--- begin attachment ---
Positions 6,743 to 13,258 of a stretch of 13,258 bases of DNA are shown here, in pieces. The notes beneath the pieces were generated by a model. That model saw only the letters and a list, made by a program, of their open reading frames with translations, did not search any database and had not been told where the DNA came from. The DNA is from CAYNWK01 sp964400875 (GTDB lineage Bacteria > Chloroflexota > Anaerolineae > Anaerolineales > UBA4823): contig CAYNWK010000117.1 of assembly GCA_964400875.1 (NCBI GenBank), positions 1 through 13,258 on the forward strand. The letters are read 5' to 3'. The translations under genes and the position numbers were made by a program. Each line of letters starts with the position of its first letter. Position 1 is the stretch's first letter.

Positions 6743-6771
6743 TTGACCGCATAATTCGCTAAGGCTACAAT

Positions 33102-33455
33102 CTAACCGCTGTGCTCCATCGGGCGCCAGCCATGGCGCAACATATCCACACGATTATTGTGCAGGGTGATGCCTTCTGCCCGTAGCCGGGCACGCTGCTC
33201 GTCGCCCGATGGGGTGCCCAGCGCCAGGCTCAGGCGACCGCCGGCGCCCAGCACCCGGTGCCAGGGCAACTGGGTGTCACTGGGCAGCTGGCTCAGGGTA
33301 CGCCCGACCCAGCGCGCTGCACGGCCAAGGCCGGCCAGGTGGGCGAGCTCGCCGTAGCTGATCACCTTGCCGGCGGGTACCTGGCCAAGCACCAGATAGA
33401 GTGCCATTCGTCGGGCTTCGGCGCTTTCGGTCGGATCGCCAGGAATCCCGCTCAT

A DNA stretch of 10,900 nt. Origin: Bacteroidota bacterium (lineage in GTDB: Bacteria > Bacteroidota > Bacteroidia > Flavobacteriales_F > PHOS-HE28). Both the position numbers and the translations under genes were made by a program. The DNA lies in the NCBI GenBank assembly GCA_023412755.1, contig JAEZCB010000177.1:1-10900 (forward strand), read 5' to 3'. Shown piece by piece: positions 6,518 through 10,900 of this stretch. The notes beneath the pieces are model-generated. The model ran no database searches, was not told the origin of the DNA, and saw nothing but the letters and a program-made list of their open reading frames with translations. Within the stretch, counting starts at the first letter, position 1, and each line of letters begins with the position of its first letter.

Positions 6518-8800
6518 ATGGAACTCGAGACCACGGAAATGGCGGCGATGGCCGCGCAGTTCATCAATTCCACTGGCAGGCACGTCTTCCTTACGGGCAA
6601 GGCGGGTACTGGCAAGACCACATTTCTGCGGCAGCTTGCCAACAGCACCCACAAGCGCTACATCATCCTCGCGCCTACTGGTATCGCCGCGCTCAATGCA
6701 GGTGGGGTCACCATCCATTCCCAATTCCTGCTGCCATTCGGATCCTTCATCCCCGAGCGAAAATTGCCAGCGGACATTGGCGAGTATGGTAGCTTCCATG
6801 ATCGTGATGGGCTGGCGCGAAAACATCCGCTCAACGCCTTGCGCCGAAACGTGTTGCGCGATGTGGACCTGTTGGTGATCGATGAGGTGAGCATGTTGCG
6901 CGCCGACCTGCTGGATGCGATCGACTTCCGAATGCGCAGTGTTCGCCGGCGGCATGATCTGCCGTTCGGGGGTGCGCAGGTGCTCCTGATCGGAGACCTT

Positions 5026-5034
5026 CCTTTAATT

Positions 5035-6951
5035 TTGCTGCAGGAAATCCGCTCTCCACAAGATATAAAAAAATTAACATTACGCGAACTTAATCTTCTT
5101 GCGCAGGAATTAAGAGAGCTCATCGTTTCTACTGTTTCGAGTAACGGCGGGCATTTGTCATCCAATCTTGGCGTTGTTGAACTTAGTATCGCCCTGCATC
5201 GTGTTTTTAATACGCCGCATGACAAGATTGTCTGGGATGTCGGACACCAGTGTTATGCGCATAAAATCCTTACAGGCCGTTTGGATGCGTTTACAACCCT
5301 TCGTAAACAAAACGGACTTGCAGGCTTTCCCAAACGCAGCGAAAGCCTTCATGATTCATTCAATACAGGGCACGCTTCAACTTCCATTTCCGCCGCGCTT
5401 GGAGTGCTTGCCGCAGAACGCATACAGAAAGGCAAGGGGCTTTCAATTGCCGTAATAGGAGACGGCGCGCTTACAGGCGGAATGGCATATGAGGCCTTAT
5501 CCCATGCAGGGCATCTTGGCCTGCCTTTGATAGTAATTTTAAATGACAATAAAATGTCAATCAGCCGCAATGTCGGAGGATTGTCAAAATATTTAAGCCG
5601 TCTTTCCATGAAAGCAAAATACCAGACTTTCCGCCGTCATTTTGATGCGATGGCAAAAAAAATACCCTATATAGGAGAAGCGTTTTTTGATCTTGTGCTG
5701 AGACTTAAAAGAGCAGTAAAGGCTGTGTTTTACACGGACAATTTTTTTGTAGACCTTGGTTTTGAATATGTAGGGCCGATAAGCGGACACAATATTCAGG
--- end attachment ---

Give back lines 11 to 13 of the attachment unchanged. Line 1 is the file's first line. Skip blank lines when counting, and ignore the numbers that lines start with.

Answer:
6518 ATGGAACTCGAGACCACGGAAATGGCGGCGATGGCCGCGCAGTTCATCAATTCCACTGGCAGGCACGTCTTCCTTACGGGCAA
6601 GGCGGGTACTGGCAAGACCACATTTCTGCGGCAGCTTGCCAACAGCACCCACAAGCGCTACATCATCCTCGCGCCTACTGGTATCGCCGCGCTCAATGCA
6701 GGTGGGGTCACCATCCATTCCCAATTCCTGCTGCCATTCGGATCCTTCATCCCCGAGCGAAAATTGCCAGCGGACATTGGCGAGTATGGTAGCTTCCATG